Condition or disease
Acromioclavicular Joint Dislocation

  Show Detailed Description

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Study Type : Observational
Estimated Enrollment : 100 participants
Observational Model: Cohort
Time Perspective: Prospective
Official Title: Acute Acromioclavicular Dislocation: Epidemiology, Natural History and Analysis of Prognostic Factors
Actual Study Start Date : December 1, 2018
Estimated Primary Completion Date : March 1, 2020
Estimated Study Completion Date : December 1, 2020

Resource links provided by the National Library of Medicine

MedlinePlus related topics: Dislocations




Primary Outcome Measures :
  1. Western Ontario Shoulder Instability score (WOSI) in percentage [ Time Frame: 3 months ]
    The WOSI score is a Patient Reported Outcome Measure (PROM) evaluating disease-specific quality of life patients with shoulder instability, but can also be used for evaluation of other injuries to the shoulder girdle. In the questionnaire the patients answer 21 questions according to 4 different domains: physical function, sports/recreation/work, lifestyle and emotional well-being. Each question is scored 1-100 points by marking on a visual analog scale (VAS), and the summation of all the questions results in a final WOSI score, ranging from 0-2100, where 0 is the best score with no influence on quality of life and 2100 is the worst score with the patient experiencing extreme distress in shoulder-related quality of life. The score is often transferred into a %-score, where 100% is best and 0% is worst. The minimal clinically important difference is reported to be 14%. The score will be used as a measurement to determine how well the patients are doing throughout the follow-up period.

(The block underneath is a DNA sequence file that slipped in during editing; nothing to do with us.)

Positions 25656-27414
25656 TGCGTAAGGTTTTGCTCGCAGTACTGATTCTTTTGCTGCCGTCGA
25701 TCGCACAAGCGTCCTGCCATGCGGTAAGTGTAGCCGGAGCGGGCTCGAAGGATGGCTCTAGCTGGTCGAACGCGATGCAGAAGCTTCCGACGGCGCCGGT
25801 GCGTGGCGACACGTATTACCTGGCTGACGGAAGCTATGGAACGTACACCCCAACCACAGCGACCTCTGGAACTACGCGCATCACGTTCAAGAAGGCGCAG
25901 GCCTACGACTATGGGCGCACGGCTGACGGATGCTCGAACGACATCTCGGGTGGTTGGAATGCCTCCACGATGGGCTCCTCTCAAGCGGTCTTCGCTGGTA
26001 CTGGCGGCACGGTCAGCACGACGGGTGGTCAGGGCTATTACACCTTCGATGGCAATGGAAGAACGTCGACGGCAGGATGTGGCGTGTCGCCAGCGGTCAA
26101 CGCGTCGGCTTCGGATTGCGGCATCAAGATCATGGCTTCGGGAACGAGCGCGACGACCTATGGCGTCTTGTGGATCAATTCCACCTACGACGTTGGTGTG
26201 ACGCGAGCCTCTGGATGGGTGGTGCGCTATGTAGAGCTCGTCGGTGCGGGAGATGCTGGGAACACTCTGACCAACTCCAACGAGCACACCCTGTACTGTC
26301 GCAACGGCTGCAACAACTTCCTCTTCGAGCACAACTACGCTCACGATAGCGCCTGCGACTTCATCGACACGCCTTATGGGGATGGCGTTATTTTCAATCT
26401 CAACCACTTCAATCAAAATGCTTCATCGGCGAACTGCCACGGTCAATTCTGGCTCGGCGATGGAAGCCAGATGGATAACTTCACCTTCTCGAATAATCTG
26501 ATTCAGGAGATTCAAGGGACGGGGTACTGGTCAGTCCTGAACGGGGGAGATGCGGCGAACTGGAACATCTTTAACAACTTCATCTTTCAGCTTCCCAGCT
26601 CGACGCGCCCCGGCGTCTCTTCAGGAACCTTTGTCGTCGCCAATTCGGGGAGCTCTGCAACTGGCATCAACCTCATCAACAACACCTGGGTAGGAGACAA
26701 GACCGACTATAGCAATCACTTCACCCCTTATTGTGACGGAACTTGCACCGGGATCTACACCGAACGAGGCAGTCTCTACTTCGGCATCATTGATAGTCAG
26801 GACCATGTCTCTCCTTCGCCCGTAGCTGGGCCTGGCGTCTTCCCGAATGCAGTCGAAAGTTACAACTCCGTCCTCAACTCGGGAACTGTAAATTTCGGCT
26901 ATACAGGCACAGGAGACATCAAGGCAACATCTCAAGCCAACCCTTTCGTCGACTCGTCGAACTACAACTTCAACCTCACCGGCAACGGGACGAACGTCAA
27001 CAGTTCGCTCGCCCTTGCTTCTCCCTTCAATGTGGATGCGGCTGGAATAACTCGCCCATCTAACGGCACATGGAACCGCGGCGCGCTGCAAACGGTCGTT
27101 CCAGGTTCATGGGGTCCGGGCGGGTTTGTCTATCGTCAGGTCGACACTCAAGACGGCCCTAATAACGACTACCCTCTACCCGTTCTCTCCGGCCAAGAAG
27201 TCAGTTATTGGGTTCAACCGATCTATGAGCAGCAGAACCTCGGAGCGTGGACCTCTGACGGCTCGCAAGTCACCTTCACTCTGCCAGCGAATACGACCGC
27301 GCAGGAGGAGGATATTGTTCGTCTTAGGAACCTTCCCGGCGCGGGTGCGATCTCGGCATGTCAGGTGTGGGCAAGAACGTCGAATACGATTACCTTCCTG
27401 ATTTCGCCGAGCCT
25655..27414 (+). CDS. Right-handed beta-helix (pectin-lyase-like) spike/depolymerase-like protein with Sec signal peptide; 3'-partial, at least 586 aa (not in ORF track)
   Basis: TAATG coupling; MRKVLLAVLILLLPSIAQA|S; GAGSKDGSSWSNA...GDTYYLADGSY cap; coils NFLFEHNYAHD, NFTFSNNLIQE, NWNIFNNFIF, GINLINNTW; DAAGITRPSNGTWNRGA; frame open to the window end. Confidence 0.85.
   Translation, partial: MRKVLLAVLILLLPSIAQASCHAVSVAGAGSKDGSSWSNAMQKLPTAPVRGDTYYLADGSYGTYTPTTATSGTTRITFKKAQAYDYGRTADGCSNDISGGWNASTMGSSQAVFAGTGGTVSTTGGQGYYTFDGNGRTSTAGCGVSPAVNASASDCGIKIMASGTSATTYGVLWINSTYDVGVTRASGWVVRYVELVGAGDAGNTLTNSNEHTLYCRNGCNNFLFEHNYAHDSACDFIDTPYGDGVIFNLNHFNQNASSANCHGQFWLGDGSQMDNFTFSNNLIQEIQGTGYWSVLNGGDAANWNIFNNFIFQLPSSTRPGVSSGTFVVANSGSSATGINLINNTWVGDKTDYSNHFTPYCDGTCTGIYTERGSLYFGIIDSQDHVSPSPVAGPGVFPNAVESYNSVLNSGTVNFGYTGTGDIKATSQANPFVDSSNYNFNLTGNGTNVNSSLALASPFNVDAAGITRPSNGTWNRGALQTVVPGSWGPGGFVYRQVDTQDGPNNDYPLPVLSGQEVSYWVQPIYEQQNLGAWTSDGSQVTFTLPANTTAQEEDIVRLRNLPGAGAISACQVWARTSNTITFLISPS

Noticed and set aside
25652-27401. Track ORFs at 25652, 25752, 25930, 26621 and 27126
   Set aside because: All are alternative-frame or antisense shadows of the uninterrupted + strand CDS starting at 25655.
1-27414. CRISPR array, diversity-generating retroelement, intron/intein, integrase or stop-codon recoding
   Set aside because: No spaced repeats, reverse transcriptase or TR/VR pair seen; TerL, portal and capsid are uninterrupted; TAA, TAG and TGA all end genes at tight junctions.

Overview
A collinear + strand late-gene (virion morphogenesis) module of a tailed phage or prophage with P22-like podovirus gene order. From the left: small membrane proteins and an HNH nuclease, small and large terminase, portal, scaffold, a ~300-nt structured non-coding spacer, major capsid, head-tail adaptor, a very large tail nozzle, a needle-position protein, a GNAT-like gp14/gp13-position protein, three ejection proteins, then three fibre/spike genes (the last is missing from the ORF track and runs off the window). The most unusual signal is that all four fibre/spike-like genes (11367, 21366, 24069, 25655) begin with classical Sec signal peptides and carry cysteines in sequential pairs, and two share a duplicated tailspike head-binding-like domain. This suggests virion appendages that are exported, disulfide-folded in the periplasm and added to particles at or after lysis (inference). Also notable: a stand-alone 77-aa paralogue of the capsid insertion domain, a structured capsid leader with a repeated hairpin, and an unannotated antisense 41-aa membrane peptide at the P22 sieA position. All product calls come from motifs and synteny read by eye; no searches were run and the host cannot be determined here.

Secondary Outcome Measures :
  1. Shoulder Pain and Disability Index (SPADI) [ Time Frame: Baseline, 6 weeks, 3 months, 6 months, 1 year ]
    SPADI is a measurement (a PROM) designed to evaluate patient-reported pain and shoulder disability. For each question, the patient marks his answer on a 0-10 numerical rating scale, where 0 is "no pain" or "no disability" and 10 is "worst pain" or "maximal disability". The total score is expressed as percentage, 0-100%, where a lower score equals a better result. The minimal clinically important difference is 8%.

  2. Western Ontario Shoulder Instability score (WOSI) in percentage [ Time Frame: Baseline, 6 weeks, 6 months, 1 year ]